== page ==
In a move to combat the rising tide of traffic fatalities, California Sen. Scott Wiener, D-San Francisco, introduced SB 961, a mandate that would require all new passenger vehicles, motortrucks and buses sold or manufactured in California from the 2027 model year onward to be equipped with advanced speed limiter technology.
This technology is designed to cap vehicle speeds, ensuring they do not exceed the posted speed limit by more than 10 miles per hour. While emergency vehicles would be exempt from this requirement, other vehicles could only bypass the speed limitation if authorized by the Commissioner of the California Highway Patrol, based on specific criteria.
The bill also makes provisions for drivers to temporarily override the speed-limiting technology, a feature aimed at maintaining flexibility in emergency situations.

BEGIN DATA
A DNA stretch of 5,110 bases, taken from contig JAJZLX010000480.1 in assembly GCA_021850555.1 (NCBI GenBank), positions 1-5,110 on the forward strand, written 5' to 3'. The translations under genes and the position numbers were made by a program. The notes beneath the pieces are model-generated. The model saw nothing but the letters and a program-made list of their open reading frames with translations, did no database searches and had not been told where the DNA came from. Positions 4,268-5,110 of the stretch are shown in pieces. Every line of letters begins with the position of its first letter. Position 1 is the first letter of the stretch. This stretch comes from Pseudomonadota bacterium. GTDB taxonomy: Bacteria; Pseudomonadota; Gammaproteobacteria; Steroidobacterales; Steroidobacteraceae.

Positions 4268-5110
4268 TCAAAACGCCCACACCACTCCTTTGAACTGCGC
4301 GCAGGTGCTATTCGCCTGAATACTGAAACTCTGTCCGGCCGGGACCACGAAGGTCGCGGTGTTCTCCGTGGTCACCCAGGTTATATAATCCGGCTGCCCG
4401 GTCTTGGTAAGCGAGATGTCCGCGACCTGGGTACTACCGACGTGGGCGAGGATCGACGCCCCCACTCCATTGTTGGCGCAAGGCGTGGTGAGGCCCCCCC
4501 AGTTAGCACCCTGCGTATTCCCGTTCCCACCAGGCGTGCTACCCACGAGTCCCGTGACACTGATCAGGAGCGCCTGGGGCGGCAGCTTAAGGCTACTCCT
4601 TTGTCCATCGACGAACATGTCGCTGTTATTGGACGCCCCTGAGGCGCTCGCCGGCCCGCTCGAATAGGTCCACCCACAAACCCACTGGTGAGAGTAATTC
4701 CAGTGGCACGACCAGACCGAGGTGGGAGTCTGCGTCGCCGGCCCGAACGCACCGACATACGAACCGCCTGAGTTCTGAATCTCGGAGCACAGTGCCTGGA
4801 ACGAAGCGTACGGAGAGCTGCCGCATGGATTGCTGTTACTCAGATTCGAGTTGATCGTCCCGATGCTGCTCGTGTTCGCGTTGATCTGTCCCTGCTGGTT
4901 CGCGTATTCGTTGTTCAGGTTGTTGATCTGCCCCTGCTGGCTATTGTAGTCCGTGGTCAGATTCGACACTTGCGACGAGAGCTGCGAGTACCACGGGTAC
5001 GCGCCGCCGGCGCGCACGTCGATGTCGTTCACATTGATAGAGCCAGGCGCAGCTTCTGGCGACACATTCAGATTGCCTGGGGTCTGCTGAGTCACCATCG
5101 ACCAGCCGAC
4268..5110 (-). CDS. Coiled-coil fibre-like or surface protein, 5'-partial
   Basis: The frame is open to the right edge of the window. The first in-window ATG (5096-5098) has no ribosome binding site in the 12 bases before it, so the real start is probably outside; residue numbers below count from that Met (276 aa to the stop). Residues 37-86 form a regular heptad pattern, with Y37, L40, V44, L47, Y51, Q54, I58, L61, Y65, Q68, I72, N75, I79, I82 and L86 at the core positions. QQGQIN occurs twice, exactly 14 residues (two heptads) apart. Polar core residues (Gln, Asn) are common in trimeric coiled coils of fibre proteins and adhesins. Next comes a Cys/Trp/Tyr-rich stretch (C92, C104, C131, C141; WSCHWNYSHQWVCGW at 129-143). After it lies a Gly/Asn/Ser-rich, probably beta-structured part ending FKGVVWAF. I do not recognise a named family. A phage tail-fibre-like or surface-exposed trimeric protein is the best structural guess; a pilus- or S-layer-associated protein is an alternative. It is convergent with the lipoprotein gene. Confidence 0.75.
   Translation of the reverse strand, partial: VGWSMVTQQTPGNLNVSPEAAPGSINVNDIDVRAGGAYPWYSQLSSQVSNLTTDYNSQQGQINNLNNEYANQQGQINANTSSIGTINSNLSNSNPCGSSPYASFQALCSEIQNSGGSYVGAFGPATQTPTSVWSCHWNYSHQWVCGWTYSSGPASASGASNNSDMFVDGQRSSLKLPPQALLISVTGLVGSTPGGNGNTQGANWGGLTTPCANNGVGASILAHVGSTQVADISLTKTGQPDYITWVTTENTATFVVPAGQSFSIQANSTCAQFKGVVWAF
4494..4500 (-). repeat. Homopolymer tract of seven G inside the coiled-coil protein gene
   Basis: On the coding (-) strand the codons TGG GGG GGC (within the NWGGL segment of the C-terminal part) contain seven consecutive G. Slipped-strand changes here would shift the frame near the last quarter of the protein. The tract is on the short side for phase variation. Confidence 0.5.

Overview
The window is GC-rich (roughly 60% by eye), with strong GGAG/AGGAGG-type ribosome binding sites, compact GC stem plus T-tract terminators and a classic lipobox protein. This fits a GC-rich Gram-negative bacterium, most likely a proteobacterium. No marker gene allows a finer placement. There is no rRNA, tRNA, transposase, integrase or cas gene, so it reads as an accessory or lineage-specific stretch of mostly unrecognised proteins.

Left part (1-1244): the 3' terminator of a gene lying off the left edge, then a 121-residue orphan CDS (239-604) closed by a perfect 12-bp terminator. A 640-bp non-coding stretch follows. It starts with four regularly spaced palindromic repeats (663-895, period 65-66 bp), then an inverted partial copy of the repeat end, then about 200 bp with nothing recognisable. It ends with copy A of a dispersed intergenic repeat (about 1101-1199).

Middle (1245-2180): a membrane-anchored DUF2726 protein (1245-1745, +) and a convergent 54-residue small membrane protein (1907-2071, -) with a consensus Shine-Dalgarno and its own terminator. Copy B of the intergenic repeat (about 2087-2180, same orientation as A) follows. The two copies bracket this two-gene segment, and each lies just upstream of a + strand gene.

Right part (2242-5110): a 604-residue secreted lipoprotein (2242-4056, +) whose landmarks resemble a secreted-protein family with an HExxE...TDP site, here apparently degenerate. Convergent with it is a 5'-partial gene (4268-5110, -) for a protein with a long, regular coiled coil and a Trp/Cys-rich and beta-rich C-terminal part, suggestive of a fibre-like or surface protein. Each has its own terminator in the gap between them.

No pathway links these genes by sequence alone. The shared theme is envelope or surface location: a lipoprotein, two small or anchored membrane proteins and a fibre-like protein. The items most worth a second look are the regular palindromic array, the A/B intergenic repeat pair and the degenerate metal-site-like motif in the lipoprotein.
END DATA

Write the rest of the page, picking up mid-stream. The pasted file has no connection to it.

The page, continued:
"The European Union is moving in this direction & the National Transportation Safety Board has recommended adopting the requirement nationally," Wiener posted on X.
SB 961 is is part of the broader SAFER California Streets initiative, designed to significantly reduce traffic-related deaths and injuries across California.
This legislative push comes in response to alarming statistics indicating a sharp increase in traffic fatalities within the state. A report from TRIP, the National Transportation Research Group, revealed California experienced a 22% rise in traffic deaths from 2019 to 2022, outpacing the national increase of 19%. Further compounding the urgency is a study from the California Office of Traffic Safety, which found one-third of all traffic fatalities in the state from 2017 to 2021 were related to speeding.
SB 961 also proposes safety measures for large trucks, requiring them to be fitted with side guards to prevent smaller vehicles and bicycles from being pulled under in a crash. Additionally, another measure within the SAFER California Streets package calls on the California Department of Transportation to enhance state-owned roadways to offer better protection for public transportation users.
Gov. Gavin Newsom in 2019 vetoed a similar bill.